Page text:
Review: Samsung Galaxy S3

Last Thursday I got the Samsung Galaxy S3 I pre-ordered back in the beginning of June, and I have now been playing with it for a few days. There are of course other reviews (mainly of the international version) and overviews of the phone, so I will not list all the features and functions here.
As I am in the US, I received the North American version. It differs from the international version in that it has a dual-core Snapdragon S4 processor and 2GB system memory, instead of the Samsung’s own processor Exynos 4 Quad and 1 GB memory. This is due to the latter processor not supporting the North American LTE networks.

Samsung Galaxy S3 vs. Blackberry Bold 9700With this phone I am also moving from the Blackberry platform to Android. I have been looking forward to getting a nice big screen and a more powerful phone, but at the same time my biggest fear was the on-screen keyboard. The times when I have been using an iPhone or played with older Android phones in the store, I did not feel like I would be able to type as fast as with the Blackberry’s excellent physical keyboard.
Samsung Galaxy S3 LockScreen

I am coming from the Blackberry Bold 9700, with OS 5. The phone is about 2 years old, and originally came with OS 4. After I upgraded, the phone became more and more sluggish, and I constantly ran out of memory, in certain applications as well as when browsing the web. The GPS started taking longer and longer to get a fix, it could take me 2-3 minutes (if it even got the position) if I was indoors. The screen on the blackberry is also tiny compared with today’s phones, even if it was a very good screen when it came out.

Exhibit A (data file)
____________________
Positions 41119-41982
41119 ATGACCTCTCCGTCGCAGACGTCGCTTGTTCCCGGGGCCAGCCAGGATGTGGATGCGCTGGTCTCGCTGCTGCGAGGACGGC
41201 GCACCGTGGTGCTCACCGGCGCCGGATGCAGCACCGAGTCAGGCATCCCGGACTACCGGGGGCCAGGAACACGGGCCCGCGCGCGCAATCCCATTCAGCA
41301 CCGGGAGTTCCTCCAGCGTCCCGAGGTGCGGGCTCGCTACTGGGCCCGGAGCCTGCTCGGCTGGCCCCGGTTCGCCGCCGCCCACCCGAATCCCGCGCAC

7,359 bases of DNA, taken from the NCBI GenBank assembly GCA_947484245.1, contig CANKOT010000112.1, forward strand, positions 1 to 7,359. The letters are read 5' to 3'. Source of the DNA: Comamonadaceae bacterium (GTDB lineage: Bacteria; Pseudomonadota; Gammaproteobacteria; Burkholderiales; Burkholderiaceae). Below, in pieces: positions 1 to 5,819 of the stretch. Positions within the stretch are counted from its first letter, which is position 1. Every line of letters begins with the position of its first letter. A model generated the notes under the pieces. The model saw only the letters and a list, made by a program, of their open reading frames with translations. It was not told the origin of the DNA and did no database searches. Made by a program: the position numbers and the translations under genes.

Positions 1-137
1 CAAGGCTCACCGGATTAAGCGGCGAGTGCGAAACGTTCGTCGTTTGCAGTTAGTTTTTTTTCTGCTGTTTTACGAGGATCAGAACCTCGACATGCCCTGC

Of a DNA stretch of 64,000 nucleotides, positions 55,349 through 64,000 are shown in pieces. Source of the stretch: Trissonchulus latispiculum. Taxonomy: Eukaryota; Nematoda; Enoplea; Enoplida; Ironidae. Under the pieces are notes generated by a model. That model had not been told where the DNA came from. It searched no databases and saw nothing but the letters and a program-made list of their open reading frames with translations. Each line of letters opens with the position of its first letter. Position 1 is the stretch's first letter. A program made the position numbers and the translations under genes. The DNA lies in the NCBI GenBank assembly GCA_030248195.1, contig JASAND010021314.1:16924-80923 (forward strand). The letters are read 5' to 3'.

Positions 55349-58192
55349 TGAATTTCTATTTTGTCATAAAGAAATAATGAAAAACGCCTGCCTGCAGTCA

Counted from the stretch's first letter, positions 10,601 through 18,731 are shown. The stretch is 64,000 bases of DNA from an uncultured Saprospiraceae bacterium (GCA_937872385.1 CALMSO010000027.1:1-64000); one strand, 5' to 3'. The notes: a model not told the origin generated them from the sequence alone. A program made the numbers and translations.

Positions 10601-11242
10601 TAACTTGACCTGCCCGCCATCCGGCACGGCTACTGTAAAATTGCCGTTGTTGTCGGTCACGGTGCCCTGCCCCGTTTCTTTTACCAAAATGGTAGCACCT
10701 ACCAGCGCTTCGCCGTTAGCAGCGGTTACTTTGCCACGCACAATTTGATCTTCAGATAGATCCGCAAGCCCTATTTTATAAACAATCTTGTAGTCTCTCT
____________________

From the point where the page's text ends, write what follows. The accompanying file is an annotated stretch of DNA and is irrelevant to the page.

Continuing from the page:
So it was about time for me to get something more modern.

I was very pleasantly surprised with the keyboard on the Samsung Galaxy S3. As soon as I started typing, the correct text came out. The predictive text works very well, as long as I use English. I know there are other keyboards (like Swiftkey 3 that Mitch Cohen blogged about last week) where I can set different languages, so that is not a big deal right now.
The 4.8 inch Super AMOLED screen is just gorgeous, and features a resolution of 720×1280 pixels. The internal memory in my phone is 16GB (32GB and 64GB models are also available or coming soon). The memory can be expanded using microSD cards up to 64GB, and in some markets customers get a free 50GB DropBox account. My carrier, AT&T, opted out of this promotion. I already use DropBox, SugarSync, SkyDrive and Google Drive, so after downloading clients for those services, I can now easily transfer my pictures to my cloud storage of choice.

S3_FoldersJust like on the Blackberry, and most other smart phones, the Galaxy S3 has several screens where I can place widgets, icons for applications, and folders containing additional icons. This way it is easy to organize all my apps. On the Blackberry I also used folders, but the lack of available memory caused me to eventually remove most apps.

The default setup came with a number of widgets, but I removed most of them from the screens and opted to just use icons. The lock screen shows the date and time, the current weather, and four icons for applications you want instant access too. To unlock, you swipe your finger over the screen, or swipe any of the four icons to launch that particular application.